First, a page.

here copy the notes marked 1. 2. & 3

[Darwin, C. R. 1869. Notes on the fertilization of orchids. Annals and Magazine of Natural History (ser. 4) 4 (September): 141-59, p. 144: "On the movement of the pollinia of Ophrys muscifera (p. 56).— Mr. T. H. Farrer, who has lately been attending to the fertilization of various plants, has convinced me that I have erred, and that the pollinia of this Ophrys do undergo a movement of depression. Hence my remarks on the correlation of the various parts of the flower are to a certain extent invalidated; but there can be no doubt that the naturally bent caudicle plays an important part in placing the pollen-mass in a proper position for striking the stigma. I have continued occasionally to watch the flowers of this species, but have never succeeded in seeing insects visit them; but I have been led to suspect that they puncture or gnaw the small lustrous prominences beneath the viscid disks, which, I may add, are likewise present in several allied species. I have observed very minute punctures on these prominences, but I could not decide whether these had been made by insects or whether superficial cells had spontaneously burst." Darwin cited Farrer's assistance in Orchids 2d ed.]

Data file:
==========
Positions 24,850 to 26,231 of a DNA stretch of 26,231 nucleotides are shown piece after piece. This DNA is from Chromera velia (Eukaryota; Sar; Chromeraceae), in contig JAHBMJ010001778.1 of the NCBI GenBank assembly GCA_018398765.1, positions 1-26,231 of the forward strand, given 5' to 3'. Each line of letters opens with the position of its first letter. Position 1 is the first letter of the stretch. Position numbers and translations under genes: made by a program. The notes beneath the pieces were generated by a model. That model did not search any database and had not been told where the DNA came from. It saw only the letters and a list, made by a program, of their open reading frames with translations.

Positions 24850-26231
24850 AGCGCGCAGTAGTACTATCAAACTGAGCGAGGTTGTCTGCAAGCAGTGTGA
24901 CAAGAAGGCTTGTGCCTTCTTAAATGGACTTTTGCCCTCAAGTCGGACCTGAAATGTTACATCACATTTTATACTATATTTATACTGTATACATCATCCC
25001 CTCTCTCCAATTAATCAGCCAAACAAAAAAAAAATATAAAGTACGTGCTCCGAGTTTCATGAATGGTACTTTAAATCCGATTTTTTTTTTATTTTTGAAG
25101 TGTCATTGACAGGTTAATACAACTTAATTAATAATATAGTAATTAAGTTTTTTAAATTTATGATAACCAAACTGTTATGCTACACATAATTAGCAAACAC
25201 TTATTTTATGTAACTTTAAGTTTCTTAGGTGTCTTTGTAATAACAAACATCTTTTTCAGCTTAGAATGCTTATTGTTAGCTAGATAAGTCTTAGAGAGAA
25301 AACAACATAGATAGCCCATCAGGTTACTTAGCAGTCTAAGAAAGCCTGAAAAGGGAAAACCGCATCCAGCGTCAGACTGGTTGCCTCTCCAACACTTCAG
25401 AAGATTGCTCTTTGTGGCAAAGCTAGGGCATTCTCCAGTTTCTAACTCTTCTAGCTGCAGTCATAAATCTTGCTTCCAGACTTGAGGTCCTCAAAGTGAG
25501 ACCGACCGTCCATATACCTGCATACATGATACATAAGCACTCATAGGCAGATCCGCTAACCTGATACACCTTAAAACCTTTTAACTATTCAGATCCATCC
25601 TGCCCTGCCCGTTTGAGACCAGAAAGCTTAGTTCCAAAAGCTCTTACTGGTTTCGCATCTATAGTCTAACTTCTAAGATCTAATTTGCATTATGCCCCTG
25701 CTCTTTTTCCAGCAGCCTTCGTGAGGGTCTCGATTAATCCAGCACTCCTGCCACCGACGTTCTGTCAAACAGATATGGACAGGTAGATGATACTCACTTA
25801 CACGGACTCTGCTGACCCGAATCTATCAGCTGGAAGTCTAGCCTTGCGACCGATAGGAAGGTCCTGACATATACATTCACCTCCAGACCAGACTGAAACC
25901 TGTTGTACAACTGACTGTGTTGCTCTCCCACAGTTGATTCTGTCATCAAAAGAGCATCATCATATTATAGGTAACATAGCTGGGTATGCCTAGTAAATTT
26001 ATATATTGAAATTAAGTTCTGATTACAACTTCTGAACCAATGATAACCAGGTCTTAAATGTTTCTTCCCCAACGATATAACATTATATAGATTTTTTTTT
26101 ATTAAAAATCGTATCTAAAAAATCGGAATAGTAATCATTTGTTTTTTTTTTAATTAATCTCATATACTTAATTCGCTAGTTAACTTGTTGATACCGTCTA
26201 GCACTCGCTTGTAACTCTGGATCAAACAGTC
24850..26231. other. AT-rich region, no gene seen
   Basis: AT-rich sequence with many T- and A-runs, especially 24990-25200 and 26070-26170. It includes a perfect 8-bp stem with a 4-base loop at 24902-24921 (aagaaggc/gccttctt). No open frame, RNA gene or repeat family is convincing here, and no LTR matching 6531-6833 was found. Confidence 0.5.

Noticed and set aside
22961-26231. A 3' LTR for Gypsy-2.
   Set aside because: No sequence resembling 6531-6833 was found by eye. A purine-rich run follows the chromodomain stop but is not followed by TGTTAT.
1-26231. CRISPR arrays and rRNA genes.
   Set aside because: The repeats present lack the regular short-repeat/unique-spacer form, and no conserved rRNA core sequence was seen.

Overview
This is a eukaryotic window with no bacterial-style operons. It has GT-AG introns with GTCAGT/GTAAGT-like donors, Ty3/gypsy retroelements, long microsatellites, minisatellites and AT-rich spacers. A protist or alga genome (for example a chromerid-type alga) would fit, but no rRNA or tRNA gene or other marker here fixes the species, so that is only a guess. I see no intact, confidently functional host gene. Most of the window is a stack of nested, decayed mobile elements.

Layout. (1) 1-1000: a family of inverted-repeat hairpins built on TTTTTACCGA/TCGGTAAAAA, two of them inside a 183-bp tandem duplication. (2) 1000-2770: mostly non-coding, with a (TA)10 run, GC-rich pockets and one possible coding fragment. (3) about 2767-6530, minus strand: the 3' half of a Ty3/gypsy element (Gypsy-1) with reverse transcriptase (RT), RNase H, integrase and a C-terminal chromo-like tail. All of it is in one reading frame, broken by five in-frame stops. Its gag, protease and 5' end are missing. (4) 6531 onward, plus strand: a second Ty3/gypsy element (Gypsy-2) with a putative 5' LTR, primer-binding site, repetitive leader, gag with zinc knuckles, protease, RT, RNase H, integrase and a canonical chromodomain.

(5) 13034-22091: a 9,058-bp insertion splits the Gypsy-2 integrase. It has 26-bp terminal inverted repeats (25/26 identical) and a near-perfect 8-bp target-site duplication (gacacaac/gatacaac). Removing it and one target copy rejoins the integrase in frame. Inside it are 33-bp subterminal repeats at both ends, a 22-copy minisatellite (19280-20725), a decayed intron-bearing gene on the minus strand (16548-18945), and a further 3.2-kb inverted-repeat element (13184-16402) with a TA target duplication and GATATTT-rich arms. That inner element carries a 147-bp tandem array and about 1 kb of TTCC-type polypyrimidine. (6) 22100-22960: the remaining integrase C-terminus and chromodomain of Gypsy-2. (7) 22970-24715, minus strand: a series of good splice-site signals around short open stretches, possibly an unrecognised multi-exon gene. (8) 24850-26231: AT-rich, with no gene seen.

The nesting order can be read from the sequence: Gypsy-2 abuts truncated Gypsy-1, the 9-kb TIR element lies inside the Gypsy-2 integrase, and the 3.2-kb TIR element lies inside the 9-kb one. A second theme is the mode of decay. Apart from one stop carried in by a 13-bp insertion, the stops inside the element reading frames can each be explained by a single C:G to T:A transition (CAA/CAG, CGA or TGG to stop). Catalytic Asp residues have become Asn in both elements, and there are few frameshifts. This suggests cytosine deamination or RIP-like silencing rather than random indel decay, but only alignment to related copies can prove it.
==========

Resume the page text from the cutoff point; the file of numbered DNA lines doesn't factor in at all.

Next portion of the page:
[7v]

that flower. The suggestion is very probably worthless & could only be confirmed or refuted by examinationon the spot countries where the flowers grow naturally must free from gardeners meddling. But I mention in order to

[Darwin to Farrer 6 May 1868]

no 1

[The letter is transcribed in Correspondence vol. 16.]

[Darwin to Farrer 6 May 1868]

[The letter is transcribed in Correspondence vol. 16.]

[Darwin to Farrer 19 May 1868]

no 2

[The letter is transcribed in Correspondence vol. 16.]

[Darwin to Farrer 19 May 1868]

[The letter is transcribed in Correspondence vol. 16.]

[Darwin to Farrer 5 June 1868]

 no 3

[The letter is transcribed in Correspondence vol. 16.]

[Darwin to Farrer 5 June 1868]

[The letter is transcribed in Correspondence vol. 16.]

[Darwin to Farrer 5 June 1868]

[The letter is transcribed in Correspondence vol. 16.]

[8]